The COVID-19 pandemic upended daily life for everyone, changing the way we went about our lives in every conceivable way. Sudden disruptions to society were immediately apparent: School closures, business shutdowns, new—and in some cases, unprecedented—public health policies. But other pandemic impacts remain hidden, locked away in datasets and public records not yet meaningfully analyzed.
The determination to uncover that data—and make it widely available—led a group of Northeastern researchers to construct a “data-support system” from multiple information sources in and around the city of Boston that, when combined, paint a portrait of how communities and neighborhoods were impacted by the pandemic, especially those of color.
The comprehensive database includes data from a variety of local sources, including Boston 911 and 311 (the city’s non-emergency line) dispatches, building permits, internet sources such as Yelp and Craigslist, among many other sources.
The data-cleanse-and-aggregation project aims to “captur[e] aspects of housing and land use, crime and disorder, and commercial activity and institutions” to understand how “social, [behavioral], and economic disruptions” varied across Boston neighborhoods, according to a description of the database published in Nature Scientific Data this week.
“We identified every data source that we could get our hands on—from administrative data to social media posts,” says Northeastern professor Dan O’Brien, who leads the Boston Area Research Initiative that oversaw the data project.
O’Brien says the team of researchers combed through the different information sources, cleansing them of any errors or extraneous data, then “scraping” them into a user-friendly system that’s easy to use and publicly available. Throughout the pandemic, the database has served as a public resource for researchers, policymakers, public health officials and practitioners, and educators.
“It’s a great resource for answering questions on the fly,” O’Brien says. “And now that we’re approaching the other side of the pandemic, we can use this database to look at inequitable outcomes, to think about which communities had more or less impact from infections … and also to look at how business activity was impacted, through Yelp reviews, inspections, et cetera.”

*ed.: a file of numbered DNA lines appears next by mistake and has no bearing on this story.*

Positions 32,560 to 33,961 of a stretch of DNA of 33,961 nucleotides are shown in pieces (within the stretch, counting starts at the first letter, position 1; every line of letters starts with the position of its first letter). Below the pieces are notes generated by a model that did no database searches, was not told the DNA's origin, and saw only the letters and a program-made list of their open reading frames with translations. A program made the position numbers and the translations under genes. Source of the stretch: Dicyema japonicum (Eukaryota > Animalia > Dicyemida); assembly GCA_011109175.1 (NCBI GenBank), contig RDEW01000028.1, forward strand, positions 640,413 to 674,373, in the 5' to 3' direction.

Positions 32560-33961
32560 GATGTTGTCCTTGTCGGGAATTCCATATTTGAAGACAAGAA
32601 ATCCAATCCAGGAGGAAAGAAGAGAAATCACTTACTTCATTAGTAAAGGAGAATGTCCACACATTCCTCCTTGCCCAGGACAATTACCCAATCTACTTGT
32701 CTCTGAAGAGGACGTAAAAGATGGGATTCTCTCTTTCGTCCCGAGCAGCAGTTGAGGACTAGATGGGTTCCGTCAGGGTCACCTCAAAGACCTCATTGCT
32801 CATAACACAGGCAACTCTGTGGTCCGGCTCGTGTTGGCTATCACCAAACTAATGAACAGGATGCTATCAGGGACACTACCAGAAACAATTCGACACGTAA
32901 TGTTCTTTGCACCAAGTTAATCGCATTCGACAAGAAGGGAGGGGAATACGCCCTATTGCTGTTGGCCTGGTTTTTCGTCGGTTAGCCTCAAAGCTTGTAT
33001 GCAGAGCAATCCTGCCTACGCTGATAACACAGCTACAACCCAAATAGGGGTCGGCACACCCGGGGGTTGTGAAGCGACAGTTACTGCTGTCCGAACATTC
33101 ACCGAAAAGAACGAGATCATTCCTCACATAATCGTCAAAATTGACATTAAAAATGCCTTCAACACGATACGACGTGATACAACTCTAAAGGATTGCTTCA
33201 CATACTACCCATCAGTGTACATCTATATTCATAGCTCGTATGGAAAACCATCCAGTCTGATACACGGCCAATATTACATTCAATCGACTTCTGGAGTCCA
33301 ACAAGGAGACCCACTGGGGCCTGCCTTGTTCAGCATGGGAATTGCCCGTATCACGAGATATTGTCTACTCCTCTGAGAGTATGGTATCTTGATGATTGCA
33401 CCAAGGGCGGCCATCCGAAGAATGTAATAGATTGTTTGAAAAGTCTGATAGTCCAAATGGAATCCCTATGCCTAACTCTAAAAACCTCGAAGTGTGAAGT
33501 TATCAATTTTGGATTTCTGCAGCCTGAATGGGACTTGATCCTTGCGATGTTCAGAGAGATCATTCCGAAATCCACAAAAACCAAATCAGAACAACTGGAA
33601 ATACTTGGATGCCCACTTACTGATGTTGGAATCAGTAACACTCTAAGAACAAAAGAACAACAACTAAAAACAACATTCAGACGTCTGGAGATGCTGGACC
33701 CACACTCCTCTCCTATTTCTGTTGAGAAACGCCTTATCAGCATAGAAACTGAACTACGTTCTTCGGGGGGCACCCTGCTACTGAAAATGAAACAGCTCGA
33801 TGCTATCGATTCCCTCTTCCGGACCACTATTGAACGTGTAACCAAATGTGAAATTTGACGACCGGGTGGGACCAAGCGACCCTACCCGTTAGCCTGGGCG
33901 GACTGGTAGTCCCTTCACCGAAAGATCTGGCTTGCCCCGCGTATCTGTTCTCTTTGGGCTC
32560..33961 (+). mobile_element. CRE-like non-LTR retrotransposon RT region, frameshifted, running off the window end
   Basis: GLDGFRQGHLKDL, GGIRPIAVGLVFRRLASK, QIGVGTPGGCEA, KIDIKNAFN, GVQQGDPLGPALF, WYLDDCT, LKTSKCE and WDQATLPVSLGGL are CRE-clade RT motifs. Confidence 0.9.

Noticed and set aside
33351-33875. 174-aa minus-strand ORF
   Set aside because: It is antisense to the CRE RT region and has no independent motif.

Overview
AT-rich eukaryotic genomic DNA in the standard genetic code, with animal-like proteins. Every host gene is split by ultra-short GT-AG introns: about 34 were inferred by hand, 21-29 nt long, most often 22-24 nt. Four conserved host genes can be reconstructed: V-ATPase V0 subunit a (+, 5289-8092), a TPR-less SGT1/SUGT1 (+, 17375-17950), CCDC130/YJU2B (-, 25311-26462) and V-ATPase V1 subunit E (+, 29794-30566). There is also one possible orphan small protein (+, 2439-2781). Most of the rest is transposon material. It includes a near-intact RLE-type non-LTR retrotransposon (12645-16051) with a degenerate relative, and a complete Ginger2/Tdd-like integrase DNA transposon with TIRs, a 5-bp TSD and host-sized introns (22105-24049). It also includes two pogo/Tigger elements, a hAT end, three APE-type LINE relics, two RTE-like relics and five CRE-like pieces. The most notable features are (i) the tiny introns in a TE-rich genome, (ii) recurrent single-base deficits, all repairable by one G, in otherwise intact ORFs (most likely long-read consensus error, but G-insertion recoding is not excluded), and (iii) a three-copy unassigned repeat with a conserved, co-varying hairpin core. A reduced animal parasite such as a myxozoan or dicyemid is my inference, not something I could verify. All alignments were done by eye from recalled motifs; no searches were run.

O’Brien says public health researchers are just starting to understand the ways the pandemic has exacerbated long-standing health inequities in communities of color. Researchers with the Boston Area Research Initiative organized the data so that they correspond to and describe distinct geographical places and regions—making it easier to identify pandemic shifts in low-income communities.
The end result of the data project, he says, should help provide researchers with a “comprehensive multidimensional view of how different communities experience the pandemic.”
Early on in the pandemic, the public was clamoring for information about the highly infectious and deadly novel coronavirus. Governments all around the U.S. initiated virtually unprecedented infection tracking protocols that resulted in a deluge of information about viral case counts, hospitalizations, and deaths that’s still a feature of daily life in this late phase of the pandemic.
Beyond mere “dashboarding” of COVID-19 information, O’Brien says their database offers a picture of the pandemic on multiple levels of society.
“This [database] goes a step further than that and says, ‘The pandemic was more than just one variable,’” he says. “It was more than just COVID infections; it disrupted everything. We literally shut everything down, which then alters anything that contributes to the operation of a community.”
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